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To acquire principles that work, it’s essential that you embrace reality and deal with it well

This is the fifth and final post I will be creating on Ray Dalio’s book “Principles.”

In this blog post I’d like to focus on embracing reality. How do you make your decisions? How do you know that what you know is true? Facebook’s method is to “move fast and break things.” Dalio’s suggested that we find “believable people.”

I like to thing I’m a good judge of character but after reading “Mindwise” by Nicholas Epley, I’m starting to mistrust my gut. At the end of the book, Epley suggests there’s only one way to know what other people are thinking – ask them.

So if our gut instinct, putting ourselves in their shoes, scanning for micro-expressions are all for naught, what can we do?

“To acquire principles that work, it’s essential that you embrace reality and deal with it well.” – Ray Dalio

How do you embrace reality? I believe Dalio is trying to say that the only way to learn how things truly are is to push yourself to action. Once we have acted in the world we can start to see how it acts back. Does it conform to our assumptions? No? Then we’ve just learned by embracing reality.

“Embrace your realities and deal with them effectively. After all, making the most of your circumstances is what life is all about. This includes being transparent with your thoughts and open-mindedly accepting the feedback of others. Doing so will dramatically increase your learning.” – Ray Dalio

Have a hard time open-mindedly accepting the feedback of others? Get more feedback. I know it sounds counterintuitive so let me say it another way. I developer iPhone apps. I lead a group of developers who discuss the latest technologies and how they apply to the programming landscape.

However, if we’re only just discussing iPhone programming and not actually programming iPhone apps we aren’t doing anything. I like to say, “iPhone developers develop iPhone apps.”

“The biggest mistake most people make is to not see themselves and others objectively, which leads them to bump into their own and others’ weaknesses again and again.” – Ray Dalio

This seems like another opportunity for us to seek feedback more often from believable people.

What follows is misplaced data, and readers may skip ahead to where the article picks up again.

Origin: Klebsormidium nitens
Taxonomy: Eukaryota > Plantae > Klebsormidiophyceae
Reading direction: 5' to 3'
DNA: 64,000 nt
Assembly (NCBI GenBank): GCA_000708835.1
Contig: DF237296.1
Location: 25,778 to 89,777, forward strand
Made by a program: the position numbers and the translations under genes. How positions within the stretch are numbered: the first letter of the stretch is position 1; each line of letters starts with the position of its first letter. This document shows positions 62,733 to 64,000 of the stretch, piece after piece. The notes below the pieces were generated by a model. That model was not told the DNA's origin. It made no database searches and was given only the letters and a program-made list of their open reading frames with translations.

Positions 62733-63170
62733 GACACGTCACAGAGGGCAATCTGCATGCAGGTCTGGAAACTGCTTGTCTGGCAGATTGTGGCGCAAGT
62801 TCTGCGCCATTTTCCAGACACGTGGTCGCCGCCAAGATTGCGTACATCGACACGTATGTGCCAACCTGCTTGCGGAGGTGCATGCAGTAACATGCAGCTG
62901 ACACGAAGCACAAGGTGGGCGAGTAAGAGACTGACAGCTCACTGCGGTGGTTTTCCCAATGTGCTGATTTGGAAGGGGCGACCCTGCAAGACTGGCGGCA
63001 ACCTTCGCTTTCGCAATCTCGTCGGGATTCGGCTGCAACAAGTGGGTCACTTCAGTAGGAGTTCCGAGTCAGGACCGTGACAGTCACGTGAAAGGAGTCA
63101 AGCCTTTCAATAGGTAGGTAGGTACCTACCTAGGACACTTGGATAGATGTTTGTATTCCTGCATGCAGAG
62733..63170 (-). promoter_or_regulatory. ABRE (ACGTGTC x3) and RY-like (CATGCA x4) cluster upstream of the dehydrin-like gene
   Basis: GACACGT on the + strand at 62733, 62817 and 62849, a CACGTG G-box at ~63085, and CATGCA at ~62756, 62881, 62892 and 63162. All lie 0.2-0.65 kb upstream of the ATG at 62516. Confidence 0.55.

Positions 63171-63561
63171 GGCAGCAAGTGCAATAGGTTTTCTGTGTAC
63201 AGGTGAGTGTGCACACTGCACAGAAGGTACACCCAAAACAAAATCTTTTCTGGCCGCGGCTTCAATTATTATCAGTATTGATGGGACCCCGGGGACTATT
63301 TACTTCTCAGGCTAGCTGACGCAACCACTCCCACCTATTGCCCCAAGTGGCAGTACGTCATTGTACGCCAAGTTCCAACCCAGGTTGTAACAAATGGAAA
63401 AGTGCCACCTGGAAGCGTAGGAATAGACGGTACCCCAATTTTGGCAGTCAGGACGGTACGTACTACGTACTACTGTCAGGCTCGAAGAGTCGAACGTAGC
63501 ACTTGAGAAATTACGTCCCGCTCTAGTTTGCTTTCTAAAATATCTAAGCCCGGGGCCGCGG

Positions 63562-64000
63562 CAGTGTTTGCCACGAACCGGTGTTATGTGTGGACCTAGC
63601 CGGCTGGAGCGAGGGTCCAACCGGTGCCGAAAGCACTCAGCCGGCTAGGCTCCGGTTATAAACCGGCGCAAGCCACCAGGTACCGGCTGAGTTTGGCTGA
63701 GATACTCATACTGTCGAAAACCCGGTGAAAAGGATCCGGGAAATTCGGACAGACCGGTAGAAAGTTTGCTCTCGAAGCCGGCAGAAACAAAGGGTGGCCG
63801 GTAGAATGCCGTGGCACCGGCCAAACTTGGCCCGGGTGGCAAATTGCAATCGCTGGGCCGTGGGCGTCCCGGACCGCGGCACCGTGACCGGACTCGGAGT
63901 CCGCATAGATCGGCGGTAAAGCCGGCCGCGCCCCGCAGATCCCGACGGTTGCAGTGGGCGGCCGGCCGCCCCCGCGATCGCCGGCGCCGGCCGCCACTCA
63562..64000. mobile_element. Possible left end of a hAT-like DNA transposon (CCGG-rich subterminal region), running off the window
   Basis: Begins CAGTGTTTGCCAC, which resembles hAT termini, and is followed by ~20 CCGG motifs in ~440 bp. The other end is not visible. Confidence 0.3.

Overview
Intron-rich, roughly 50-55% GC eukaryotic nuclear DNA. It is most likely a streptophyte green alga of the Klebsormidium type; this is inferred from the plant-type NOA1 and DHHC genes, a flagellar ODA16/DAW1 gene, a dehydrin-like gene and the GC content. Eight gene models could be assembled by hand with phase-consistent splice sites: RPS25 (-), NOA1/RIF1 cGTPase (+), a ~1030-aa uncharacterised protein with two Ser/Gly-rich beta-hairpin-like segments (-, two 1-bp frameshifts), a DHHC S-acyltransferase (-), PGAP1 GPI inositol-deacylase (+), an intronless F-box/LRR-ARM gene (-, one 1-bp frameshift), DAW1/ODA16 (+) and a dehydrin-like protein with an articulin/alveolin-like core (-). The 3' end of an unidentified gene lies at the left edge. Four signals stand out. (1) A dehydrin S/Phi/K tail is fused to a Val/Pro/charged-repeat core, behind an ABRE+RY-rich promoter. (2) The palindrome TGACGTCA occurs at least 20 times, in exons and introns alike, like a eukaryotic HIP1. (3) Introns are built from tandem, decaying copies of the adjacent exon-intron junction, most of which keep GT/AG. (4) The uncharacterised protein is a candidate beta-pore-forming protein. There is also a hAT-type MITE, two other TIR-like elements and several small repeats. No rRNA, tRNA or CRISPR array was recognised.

“Because it is difficult to see oneself objectively, you need to rely on the input of others and the whole body of evidence.” – Ray Dalio

Then what do we do about the problems that surface while we are embracing reality, acting and getting feedback? What are we supposed to do with the problems of reality when we run up against them?

“View painful problems as potential improvements that are screaming at you. Once you identify a problem, don’t tolerate it.” – Ray Dalio

So we’ve embraced reality, acted to test it, spotted the problems, and we don’t tolerate them. We fix them. We learn how other people have worked through similar situations.

“We all see ourselves and the world in our own unique ways, so deciding what’s true and what to do about it takes constant work.” – Ray Dalio

I wish there was a magic bullet I could share to make life easier but it seems like the more we run from our problems and stick our heads in the sand, the more the problems and reality bite at our heels.

Take a stand, embrace reality, act, get feedback, identify the problems, and deal with them. This is how we embrace reality. This is how we win.

Get to know your blind spots

This is the fourth post I will be creating on Ray Dalio’s book “Principles.”

I’d like to focus on blind spots. We all have blind spots. How do we get rid of them if, by their very nature, we can’t see them ourselves.

One thing can be said for sure. Our blind spots are holding us back. Everyone knows they have them but the question becomes, “How do I get rid of them?”

I have a crazy app idea. What about an app that allows you to share your account with your best friends. When your best friends notice something about you that you’re blind to, they would be able to anonymously tell you through the app.

It’s a crazy idea because it would get rid of your blind spots, but it would also open you up to unwanted criticism. How well do you know yourself? How important is it to test reality?

“Reality is something that needs to be tested before going to work. You need to find out the feasibility of things before going forward with them. This is how it moves along. The reality versus the things you have in your head. The kinds of things that you have in your head before you start in in doing things.” – Ray Dalio

Dalio is giving us feedback on how to be wrong less often. We need to “test reality,” find “believable people,” and get out of our heads.

Dalio shares why we need to get rid of our blindspots,

“Get to know your blind spots. When you are close minded and form an opinion in an area where you have a blind spot, it can be deadly. So take some time to record the circumstances in which you’ve consistently made bad decisions because you failed to see what others saw. Ask others – especially those who’ve seen what you’ve missed – to help you with this. Write a list, tack it up on the wall, and stare at it. If you find yourself about to make a decision (especially a big decision) in one of these areas without consulting others, understand that you’re taking a big risk and that it would be illogical to expect that you’ll get the results you think you will.” – Ray Dalio

Think you’re so good that you don’t need to examine your blind spots? Dalio thinks otherwise:

“If you continue doing what you think is best when all the evidence and believable people are against you, you’re being dangerously arrogant.” – Ray Dalio

While the app idea is crazy, if an app like this existed, it might go a long way in making sure you see your blind spots. Since the app doesn’t exist you’ll need to check in with believable people in your life to make sure you aren’t being dangerously arrogant.